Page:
Carolina Hash starts with establishing as fact the myth that hash-popularity ends at the South Carolina borders. We learn that right across the state line in North Carolina, barbecue customers and restauranteurs "....don’t even know what hash is." The Brunswick stew states of North Carolina and Georgia which border South Carolina for the most part don’t know about it. But the tradition runs deep in all of South Carolina, and most native South Carolinians not only know about it - they can tell you where to go "....to get the best hash in South Carolina!" and the name of the hash-master.
The true origins of Carolina hash can be traced to the Carolina rice kitchens on plantations where black food artisans were required to make the most of the lesser parts of the hog at slaughter. They created a high-protein, thick “meat-gravy” flavored with hot spices familiar to their palate ladled over rice to provide energy for the rigorous labor required in working the rice fields.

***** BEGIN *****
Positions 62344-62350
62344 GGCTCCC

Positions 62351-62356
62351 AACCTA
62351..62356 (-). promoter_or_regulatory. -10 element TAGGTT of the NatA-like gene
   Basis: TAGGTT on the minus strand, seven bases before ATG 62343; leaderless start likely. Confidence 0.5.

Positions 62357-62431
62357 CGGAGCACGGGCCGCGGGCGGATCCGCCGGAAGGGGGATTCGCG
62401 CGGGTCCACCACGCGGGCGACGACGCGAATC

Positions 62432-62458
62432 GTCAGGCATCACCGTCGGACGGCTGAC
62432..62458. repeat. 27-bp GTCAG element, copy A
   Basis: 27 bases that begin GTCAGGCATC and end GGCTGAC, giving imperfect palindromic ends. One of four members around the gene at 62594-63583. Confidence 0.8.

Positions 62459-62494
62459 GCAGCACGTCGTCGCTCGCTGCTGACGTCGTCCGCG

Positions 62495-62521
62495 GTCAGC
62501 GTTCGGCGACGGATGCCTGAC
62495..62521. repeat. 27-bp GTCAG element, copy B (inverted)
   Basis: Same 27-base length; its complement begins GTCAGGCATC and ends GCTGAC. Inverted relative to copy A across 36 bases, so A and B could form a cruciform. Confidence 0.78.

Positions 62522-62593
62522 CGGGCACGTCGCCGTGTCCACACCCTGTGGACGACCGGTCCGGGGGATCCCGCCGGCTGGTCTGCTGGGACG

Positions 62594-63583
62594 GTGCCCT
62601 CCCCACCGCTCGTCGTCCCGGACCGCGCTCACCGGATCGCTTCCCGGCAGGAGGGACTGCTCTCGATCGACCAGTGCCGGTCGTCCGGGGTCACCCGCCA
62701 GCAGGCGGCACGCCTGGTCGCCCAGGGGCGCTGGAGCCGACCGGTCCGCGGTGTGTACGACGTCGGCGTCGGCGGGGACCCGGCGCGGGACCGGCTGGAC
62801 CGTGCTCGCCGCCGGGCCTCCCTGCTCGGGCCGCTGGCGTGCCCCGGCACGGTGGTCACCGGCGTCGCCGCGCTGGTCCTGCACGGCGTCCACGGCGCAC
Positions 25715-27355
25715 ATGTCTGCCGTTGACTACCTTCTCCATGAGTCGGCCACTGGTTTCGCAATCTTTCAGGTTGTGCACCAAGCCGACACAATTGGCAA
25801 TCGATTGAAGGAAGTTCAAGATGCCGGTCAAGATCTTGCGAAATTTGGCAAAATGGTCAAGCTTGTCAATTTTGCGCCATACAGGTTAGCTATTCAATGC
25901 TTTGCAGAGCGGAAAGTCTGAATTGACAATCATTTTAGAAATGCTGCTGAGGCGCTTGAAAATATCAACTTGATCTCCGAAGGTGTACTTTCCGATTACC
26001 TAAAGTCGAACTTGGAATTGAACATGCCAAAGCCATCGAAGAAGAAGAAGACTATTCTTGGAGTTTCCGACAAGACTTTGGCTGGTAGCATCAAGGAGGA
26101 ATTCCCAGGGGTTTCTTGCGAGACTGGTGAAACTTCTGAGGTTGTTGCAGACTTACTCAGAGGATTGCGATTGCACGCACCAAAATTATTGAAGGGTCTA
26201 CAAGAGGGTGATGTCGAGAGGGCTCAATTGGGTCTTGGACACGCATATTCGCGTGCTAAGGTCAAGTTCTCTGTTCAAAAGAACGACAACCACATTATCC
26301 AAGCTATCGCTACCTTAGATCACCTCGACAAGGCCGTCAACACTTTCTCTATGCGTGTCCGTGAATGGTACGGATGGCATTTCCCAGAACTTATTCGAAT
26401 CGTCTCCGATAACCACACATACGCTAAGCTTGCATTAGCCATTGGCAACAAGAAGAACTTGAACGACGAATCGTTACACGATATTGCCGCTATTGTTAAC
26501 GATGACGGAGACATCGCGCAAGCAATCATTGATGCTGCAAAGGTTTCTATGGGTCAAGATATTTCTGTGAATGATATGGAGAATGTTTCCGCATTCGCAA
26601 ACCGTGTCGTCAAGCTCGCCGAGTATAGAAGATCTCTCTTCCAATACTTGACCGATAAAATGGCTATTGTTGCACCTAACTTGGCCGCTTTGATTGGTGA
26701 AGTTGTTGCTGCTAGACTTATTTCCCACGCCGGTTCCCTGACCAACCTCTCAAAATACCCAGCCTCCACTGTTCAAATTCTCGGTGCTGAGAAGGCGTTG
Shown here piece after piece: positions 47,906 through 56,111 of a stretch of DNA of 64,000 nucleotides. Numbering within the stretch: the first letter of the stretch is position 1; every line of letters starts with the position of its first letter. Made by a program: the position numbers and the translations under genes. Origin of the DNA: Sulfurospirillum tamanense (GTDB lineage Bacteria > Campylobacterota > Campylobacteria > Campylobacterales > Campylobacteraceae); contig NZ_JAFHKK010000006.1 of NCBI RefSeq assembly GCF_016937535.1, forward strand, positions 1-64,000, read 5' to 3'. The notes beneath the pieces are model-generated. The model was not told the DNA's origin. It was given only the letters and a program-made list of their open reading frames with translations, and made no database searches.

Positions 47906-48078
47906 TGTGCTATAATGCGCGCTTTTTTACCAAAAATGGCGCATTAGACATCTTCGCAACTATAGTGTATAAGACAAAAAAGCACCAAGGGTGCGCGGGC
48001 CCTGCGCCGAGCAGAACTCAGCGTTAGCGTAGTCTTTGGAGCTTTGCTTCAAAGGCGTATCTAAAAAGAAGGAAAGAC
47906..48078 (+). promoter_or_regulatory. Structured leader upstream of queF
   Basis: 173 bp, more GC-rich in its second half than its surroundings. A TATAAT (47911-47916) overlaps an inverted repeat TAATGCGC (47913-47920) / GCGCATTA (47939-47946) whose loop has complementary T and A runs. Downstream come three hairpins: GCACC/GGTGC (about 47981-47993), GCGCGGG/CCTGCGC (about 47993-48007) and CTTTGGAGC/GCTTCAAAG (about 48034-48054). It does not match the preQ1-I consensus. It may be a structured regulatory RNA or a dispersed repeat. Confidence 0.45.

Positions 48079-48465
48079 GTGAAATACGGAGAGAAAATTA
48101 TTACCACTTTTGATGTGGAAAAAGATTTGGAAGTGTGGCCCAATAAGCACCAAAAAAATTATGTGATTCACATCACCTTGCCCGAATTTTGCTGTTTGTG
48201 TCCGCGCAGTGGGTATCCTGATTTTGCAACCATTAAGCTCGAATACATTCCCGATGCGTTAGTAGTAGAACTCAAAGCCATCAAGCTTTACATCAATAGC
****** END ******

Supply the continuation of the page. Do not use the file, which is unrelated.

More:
Today in the Upcountry from border-to-border you will find a beef-based hash with a twang that’s different from the pork hash found with the Midlands and Low County with their variety of seasonings and secret ingredients. These traditions, in many restaurants and in the hash houses on many farms or churchyards or Volunteer Fire Departments, have been "Grandfathered-in", using black iron kettles in which many decades of hash traditions by local hash-masters occur. But as the documentary shows as it pursues the mission of folk heritage preservation, these traditions are rapidly disappearing.
This documentary tells the story of the SC hash tradition in hopes that a new generation of South Carolinians who did not originate from here will come to appreciate the uniqueness and artisanship that is in Carolina hash.
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CINE Golden Eagle